Williams Eases Off The Throttle In Final Minutes
In his postgame press conference yesterday afternoon, Gary Williams revealed his strategy in regards to implementing a full-court press for all but the game's final minutes. Early in the game, Georgia Tech was able to break Maryland's press at times by making longer inbound passes up the sidelines.
The press the Terps run is designed to use two defenders to hassle the player who receives the ball. Only, the assumption is that the opposing player who receives the ball will be the one closes to the end line. Longer passes further up the court sometimes provided Georgia Tech with a man-up advantage (3 on 2 or 2 on 1), which led to easy baskets.
To be clear, Maryland's press was effective most times. Georgia Tech recorded 18 first-half turnovers, some of which were the Yellow Jackets' own doing, but most were due in some respect to pressure from the Terps. And in the second half, Maryland's press became even more effective as Georgia Tech players began to tire.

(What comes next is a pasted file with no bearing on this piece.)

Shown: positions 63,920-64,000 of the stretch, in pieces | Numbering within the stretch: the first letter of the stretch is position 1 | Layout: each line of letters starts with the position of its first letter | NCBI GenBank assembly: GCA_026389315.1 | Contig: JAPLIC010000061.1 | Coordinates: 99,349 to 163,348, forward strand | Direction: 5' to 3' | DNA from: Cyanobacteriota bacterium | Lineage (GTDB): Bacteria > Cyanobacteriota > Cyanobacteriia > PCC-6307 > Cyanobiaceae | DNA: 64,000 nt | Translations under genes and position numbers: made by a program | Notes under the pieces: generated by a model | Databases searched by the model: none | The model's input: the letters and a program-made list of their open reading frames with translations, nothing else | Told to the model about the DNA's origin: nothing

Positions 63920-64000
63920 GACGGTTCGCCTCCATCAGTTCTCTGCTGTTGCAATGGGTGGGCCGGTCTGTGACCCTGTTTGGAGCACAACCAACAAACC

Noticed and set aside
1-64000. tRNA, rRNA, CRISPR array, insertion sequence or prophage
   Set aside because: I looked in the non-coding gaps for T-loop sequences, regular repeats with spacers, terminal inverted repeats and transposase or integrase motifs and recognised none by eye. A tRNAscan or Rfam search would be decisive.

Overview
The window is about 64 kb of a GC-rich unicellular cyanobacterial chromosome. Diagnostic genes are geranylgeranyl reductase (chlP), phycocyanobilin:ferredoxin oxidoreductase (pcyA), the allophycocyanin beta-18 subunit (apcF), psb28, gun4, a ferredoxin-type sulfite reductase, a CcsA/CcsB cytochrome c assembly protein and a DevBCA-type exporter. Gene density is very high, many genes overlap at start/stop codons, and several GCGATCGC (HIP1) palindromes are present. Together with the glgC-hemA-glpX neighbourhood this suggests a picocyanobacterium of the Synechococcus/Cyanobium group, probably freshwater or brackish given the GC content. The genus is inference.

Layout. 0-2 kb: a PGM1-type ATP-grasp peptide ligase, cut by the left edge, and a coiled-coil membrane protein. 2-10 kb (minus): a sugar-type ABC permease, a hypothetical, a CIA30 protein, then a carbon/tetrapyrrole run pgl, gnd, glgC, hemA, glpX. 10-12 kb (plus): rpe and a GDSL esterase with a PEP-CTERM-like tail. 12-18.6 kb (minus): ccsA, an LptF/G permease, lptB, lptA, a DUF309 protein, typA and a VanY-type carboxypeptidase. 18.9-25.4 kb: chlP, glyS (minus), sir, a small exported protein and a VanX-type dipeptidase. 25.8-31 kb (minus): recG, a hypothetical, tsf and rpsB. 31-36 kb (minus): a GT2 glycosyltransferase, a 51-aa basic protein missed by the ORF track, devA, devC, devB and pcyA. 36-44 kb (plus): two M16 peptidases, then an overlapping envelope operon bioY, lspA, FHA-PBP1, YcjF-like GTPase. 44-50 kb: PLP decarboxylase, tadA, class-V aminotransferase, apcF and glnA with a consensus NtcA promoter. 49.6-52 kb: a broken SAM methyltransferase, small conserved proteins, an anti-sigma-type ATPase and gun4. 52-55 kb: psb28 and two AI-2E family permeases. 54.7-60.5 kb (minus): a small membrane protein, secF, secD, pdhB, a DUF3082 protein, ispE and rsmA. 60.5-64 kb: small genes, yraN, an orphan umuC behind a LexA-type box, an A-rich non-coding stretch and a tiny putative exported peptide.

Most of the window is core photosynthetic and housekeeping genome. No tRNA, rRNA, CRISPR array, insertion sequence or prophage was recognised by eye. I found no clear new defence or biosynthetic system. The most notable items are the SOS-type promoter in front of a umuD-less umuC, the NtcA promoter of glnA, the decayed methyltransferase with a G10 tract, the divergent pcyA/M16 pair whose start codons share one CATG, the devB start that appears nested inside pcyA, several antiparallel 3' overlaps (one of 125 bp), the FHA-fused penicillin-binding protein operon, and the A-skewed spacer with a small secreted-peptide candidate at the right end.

"Regardless of if you’re a good ball-handling team or not, if you press the whole game, eventually that’s going to make you tired, eventually that’s going to get you out of your offense, and I think that’s what happened today," junior forward Landon Milbourne said. "If you noticed their game, they stopped running their offense, the timing got messed up. I think that helps. If we can keep our pressure up like that, our full-court pressure, it will make it tough for teams to score."
On the day, Georgia Tech recorded 28 turnovers, which directly led to 24 Maryland points.
But once Maryland took charge late in the game, Williams called off the full-court press. As much as he believes in the press's effectiveness, he also acknowledges its shortcomings.
"We got ahead, and the only thing with pressure is it can give a team an open look down at the other end cause we’re double teaming all the time," Williams said. "Once we got the lead, I just wanted them to earn it if they scored, where we didn’t give them a wide open layup or something like that because we made a mistake in pressure."
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